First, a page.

Salimbene: On Frederick II, 13th Century
From the Chronicle of Salimbene, thirteenth-century Italian Franciscan, as translated and paraphrased by G. Coulton
To Salimbene, as to Dante, Frederick was a man of heroic proportions in his very sins. "Of faith in God he had none; he was crafty, wily, avaricious, lustful, malicious, wrathful; and yet a gallant man times, when he would show his kindness or courtesy; full of solace jocund, delightful, fertile in devices. He knew to read, write, and sing, to make songs and music. He was a comely man, and we formed, but of middle stature. I have seen him, and once I loved him, for on my behalf he wrote to Bro. Elias, Minister-General of the Friars Minor, to send me back to my father. Moreover, he knew to speak with many and varied tongues, and, to be brief, if he had been rightly Catholic, and had loved God and His Church, he would have had few emperors his equals in the world."
[Salimbene] goes on to enumerate several specimens of the Emperor's "curiosities" or "excesses," though for sheer weariness he will not tell them all. Frederick cut off a notary's thumb who had spelt his name Fredericus instead of Fridericus. Like Psammetichus in Herodotus, he made linguistic experiments on the vile bodies of hapless infants, "bidding foster-mothers and nurses to suckle and bathe and wash the chidren, but in no wise to prattle or speak with them; for he would have learnt whether they would speak the Hebrew language (which had been the first), or Greek, or Latin, or Arabic, or perchance the tongue of their parents of whom they had been born. But he laboured in vain, for the children could not live without clappings of the hands, and gestures, and gladness of countenance, and blandishments. "
Again, "when he saw the Holy Land, (which God had so oft-times commended as a land flowing with milk and honey and most excellent above all lands,) it pleased him not, and he said that if the God of the Jews had seen his land of Terra di Lavoro, Calabria, Sicily, and Apulia, then He would not so have commended the land which He promised to the Jews."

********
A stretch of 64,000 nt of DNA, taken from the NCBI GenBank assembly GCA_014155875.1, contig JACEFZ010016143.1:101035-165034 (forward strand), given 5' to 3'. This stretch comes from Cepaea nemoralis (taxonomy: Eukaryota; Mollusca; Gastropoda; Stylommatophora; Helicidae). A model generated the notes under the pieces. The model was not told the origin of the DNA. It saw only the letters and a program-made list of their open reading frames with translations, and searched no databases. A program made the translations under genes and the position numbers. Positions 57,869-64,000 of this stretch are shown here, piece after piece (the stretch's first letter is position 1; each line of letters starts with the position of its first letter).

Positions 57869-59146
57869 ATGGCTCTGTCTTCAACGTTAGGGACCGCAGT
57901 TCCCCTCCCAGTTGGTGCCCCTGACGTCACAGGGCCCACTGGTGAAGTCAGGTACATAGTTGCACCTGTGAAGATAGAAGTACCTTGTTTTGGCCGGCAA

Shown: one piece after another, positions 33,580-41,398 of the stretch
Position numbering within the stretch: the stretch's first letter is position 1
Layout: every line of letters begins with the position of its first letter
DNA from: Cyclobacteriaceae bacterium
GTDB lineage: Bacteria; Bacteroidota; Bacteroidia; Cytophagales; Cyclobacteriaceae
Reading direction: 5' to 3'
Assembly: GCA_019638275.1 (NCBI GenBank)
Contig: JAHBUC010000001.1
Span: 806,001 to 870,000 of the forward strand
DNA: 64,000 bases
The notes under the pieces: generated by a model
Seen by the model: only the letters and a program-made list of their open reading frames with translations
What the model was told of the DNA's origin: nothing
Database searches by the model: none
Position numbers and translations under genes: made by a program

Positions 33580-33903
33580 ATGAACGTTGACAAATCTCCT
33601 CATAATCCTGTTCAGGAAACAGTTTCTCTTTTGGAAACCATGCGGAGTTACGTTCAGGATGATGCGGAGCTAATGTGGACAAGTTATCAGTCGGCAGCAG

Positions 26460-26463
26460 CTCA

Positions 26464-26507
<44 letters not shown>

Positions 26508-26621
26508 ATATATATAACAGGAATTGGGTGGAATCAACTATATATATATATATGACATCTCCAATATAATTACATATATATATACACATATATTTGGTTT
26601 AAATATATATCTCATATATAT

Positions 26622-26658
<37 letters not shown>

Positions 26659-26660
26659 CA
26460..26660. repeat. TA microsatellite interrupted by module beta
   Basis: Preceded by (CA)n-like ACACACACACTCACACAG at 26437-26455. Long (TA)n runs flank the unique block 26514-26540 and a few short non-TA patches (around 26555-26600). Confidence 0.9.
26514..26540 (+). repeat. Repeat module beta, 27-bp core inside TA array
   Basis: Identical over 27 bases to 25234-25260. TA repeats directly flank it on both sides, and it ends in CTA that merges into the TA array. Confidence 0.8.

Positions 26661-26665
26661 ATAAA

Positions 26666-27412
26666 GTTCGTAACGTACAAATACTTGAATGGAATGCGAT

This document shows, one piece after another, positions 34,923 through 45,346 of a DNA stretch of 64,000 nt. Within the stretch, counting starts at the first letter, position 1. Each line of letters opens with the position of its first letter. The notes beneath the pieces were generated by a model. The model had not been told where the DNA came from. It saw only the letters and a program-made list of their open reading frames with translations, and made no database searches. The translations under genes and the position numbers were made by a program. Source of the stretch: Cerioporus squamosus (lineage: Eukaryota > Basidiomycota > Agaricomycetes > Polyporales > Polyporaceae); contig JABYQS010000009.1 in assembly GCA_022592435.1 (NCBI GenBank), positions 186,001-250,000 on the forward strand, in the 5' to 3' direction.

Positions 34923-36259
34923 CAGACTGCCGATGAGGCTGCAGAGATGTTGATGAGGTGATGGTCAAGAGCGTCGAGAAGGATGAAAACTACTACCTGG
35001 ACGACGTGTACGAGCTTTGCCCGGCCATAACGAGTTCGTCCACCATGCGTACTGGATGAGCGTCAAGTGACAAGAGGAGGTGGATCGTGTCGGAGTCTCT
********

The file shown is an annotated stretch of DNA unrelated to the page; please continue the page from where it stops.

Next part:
Again, he compelled "Nicholas the Fish," whom his mother's curse had condemned to an amphibious life, to dive and fetch his golden cup a second time from the very bottom of Charybdis: in which repeated attempt the poor man knew that he must perish. Fifthly, "he enclosed a living man in a cask that he might die there, wishing thereby to show that the soul perished utterly, as if he might say the word of Isaiah 'Let us eat and drink, for to-morrow we die.' For he was an Epicurean; wherefore, partly of himself and partly through his wise men, he sought out all that he could find in Holy Scripture which might make for the proof that there was no other life after death, as for instance 'Thou shalt destroy them, and not build them up': and again 'Their sepulchres shall be their houses for ever.'
Sixthly, he fed two men most excellently at dinner, one of whom he sent forthwith to sleep, and the other to hunt; and that same evening he caused them to be disembowelled in his presence, wishing to know which had digested the better: and it was judged by the physicians in favour of him who had slept. '
Seventhly and lastly, being one day in his palace, he asked Michael Scot the astrologer how far he was from the sky, and Michael having answered as it seemed to him, the Emperor took him to other parts of his kingdom as if for a journey of pleasure, and kept him there several months, bidding meanwhile his architects and carpenters secretly to lower the whole of his palace hall. Many days afterwards, standing in that same palace with Michael, he asked of him, as if by the way, whether he were indeed so far from the sky as he had before said. Whereupon he made his calculations, and made answer that certainly either the sky had been raised or the earth lowered; and then the Emperor knew that he spake truth."
Yet Salimbene is careful to note that Frederick's cruelties might justly be excused by the multitude of his open and secret enemies, and that he had a saying sense of humour. "He was wont at times to make mocking harangues before his court in his own palace, speaking for example after the fashion of the Cremonese ambassadors," at whose tediousness and outward flourishes our good friar laughs again later on. "Moreover, he would suffer patiently the scoffings, and mockings and revilings of jesters, and often feign that he heard not. For one day, after the destruction of Victoria by the men of Parma, he smote his hand on the hump of a certain jester, saying 'My Lord Dallio, when shall this box be opened?' to whom the other answered, ' 'Tis odds if it be ever opened now, for I lost the key in Victoria.' The Emperor, hearing how this jester recalled his own sorrow and shame, groaned and said, with the Psalmist, 'I was troubled, and I spoke not.' If any had spoken such a jest against Ezzelino da Romano, he would without doubt have let him be blinded or hanged. . .
From G. G. Coulton, St. Francis to Dante, (London: David Nutt, 1906), pp. 242-43
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(c)Paul Halsall Jan 1996